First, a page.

FAIRFIELD, N.C. — A wildfire that started on a wildlife refuge in rural eastern North Carolina and burned into privately owned rural land doubled in size Thursday as it sent smoke and ash as far away as the Outer Banks and neighboring Virginia.
The fire consumed nearly 30,00 acres of forest and fields at Pocosin Lakes National Wildlife Refuge. About half the fire was burning on the refuge and about half was on private land Hyde, Tyrrell and Washington counties, officials said.
The fire is the largest in the state so far this year, officials said.
The fire started from lightning Sunday at the wildlife refuge and gradually spread during the week because of dry conditions and flammable peat soil.
The North Carolina Forestry Service dropped water from helicopters Thursday.
Earlier Thursday, smoke and ash filled the air in the town of Manteo, about 45 miles east of the fire, as well as in Chesapeake, Va., some 75 miles north of the refuge, officials said.
No injuries have been reported and no structures have been damaged. However, a voluntary evacuation was issued for homes in parts of Tyrrell County.
Officials couldn’t get an exact size of the fire because the smoke was so dense that pilots couldn’t see the fire's boundaries from the air.
“When the fire went through, it killed a lot of the green vegetation, and once it starts to shed and fall on the ground, then it has the possibility to reignite again,” state Division of Forest Services public information officer Ned Berg said.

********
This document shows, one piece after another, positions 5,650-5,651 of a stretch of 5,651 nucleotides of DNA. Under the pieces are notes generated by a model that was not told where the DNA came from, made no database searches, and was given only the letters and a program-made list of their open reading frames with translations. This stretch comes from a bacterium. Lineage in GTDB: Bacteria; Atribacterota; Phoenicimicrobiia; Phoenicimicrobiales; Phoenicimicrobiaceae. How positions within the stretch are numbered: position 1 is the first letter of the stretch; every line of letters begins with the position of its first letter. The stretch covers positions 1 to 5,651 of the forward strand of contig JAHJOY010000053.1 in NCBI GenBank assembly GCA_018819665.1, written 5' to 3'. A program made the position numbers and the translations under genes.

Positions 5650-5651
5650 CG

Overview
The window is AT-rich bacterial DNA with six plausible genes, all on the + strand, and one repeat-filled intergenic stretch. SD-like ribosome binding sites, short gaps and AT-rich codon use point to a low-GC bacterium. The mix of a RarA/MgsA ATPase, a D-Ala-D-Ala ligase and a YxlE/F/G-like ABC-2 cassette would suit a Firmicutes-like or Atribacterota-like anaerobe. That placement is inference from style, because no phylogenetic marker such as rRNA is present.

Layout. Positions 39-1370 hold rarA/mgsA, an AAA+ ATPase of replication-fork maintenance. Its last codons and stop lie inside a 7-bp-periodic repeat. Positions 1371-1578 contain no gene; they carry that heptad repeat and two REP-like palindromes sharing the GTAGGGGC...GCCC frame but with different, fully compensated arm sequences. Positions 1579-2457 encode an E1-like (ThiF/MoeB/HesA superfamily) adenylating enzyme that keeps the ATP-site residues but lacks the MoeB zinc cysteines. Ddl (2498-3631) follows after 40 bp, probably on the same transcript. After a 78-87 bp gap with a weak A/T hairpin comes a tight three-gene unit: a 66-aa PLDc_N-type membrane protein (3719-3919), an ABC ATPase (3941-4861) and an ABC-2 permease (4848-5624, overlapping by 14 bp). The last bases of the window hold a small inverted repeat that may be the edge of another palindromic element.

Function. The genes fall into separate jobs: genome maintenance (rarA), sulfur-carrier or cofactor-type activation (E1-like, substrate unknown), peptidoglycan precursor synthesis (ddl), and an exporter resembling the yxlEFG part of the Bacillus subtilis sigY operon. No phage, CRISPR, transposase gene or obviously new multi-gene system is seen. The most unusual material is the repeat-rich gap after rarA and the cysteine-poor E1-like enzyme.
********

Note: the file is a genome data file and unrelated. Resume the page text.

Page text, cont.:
The organic soil is another problem for the 150 state and local firefighters battling the blaze.
“Once the organic soil burns, the roots of the trees will actually fall over,” Berg said.
Emergency workers said they had evacuated a community around Lake Phelps, telling 39 homeowners to leave.
“It happened very fast. We all had to get out of here. The sheriff said we had 10 minutes,” evacuee Claudia Dooley said.
About 80 homes in Hyde and Washington counties have been evacuated. Some have sought refuge at a nearby fire station.
Early Thursday, officials told Rani Beasley that is was too dangerous to stay in her Hyde County home.
"I was terrified but you go into overdrive," Beasley said.
“We are going to contain this fire. The question is where we’re going to contain it,” North Carolina Division of Forest Resources spokesperson Bill Swartley said.
Tony Spencer, Hyde County Emergency Management coordinator, said Hyde, Tyrrell and Washington counties are all under a state of emergency.
Meanwhile, people who live near the blaze were cautioned to avoid breathing smoke.
"People and their pets living in the immediate vicinity of the fire, or downwind of the smoke, should stay inside as much as possible," said Wesley Smith, Hyde County's health director.
Pocosin Lakes National Wildlife Refuge includes 110,106 acres in the three counties.
Spencer said that unless there's a very large rainfall, the fire and smoke may last for two months, adding that ash from the fire has been reported 75 miles away.